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Sugar on bacteria surface serves as base for a web of resistance

The bacteria responsible for chronic infections in cystic fibrosis patients use one of the sugars on the germs' surface to start building a structure that helps the microbes resist efforts to kill them, new research shows.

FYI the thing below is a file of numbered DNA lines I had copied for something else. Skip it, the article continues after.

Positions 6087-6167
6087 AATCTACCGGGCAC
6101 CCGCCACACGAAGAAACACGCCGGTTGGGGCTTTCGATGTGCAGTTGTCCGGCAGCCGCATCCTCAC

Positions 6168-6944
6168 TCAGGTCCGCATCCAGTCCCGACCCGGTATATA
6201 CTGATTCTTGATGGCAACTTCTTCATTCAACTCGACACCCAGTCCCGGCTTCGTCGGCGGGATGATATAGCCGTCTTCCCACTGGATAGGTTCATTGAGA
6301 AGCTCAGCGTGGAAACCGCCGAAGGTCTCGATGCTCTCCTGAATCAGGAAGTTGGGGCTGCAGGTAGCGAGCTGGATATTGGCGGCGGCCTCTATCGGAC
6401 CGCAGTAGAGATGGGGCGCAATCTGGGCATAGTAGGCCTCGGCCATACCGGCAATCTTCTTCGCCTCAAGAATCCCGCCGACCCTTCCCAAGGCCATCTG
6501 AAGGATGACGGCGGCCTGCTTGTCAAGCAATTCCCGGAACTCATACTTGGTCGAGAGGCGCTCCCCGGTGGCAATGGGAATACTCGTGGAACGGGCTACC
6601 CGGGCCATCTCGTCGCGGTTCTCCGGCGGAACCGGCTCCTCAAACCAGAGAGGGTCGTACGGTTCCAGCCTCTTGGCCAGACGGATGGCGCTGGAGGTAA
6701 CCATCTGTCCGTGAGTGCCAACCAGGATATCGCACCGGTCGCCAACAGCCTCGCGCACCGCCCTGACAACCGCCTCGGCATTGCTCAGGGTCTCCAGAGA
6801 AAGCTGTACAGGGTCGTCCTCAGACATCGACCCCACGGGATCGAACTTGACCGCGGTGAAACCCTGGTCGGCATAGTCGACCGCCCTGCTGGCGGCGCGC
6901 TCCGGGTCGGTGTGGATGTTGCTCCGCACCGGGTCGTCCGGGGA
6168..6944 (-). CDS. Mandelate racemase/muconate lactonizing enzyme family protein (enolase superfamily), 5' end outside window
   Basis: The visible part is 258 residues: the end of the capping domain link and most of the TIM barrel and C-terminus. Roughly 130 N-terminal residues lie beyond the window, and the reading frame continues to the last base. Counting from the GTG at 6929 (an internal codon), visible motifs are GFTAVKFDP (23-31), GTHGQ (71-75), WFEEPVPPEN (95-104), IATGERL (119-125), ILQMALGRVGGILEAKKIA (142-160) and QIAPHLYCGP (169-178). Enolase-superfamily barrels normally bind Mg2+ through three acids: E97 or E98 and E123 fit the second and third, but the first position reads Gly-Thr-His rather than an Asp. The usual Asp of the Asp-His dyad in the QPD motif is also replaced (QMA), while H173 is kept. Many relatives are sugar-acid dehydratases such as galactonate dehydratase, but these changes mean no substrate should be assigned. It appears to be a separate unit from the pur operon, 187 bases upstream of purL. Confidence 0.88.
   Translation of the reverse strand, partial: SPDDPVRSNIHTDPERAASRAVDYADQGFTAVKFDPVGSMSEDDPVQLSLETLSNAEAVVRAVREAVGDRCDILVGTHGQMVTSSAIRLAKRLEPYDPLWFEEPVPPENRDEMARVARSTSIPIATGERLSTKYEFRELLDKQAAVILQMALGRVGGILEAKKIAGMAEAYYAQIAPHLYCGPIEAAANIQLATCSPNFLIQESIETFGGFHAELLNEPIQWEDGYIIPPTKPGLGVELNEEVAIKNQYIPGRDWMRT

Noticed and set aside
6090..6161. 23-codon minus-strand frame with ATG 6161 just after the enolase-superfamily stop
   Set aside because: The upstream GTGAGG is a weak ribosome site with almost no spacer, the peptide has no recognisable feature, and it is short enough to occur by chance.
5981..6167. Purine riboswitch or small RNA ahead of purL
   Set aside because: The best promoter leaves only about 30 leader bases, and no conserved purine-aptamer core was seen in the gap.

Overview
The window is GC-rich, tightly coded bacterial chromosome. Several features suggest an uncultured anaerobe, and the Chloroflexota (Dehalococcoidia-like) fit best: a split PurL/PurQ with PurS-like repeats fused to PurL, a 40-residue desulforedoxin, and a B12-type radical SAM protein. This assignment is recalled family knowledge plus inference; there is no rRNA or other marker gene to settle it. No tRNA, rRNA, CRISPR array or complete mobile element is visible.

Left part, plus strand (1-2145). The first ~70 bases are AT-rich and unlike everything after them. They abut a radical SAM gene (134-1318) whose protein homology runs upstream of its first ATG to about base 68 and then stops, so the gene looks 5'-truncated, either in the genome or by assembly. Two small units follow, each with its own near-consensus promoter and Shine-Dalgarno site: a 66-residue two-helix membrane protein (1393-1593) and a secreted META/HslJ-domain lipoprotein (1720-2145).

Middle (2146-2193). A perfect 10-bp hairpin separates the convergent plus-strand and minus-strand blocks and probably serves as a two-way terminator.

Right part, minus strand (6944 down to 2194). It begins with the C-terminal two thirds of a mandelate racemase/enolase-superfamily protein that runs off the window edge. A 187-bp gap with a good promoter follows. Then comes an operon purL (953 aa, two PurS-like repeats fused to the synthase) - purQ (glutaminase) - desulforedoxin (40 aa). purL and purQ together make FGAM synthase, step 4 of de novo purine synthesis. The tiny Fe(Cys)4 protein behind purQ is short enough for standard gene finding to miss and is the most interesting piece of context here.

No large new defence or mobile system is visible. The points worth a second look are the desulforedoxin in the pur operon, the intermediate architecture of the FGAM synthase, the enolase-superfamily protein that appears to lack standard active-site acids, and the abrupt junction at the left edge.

Scientists have determined that the bacterial cell-surface sugar, a polysaccharide called Psl, is anchored on the surface of the bacterium as a helix, providing a structure that encourages cell-to-cell interaction. When multiple bacterial cells join together with the help of such a structure, they form what is called a biofilm, a persistent community of bugs that is able to resist the effects of a human immune response, as well as antibiotic drugs.
 
 

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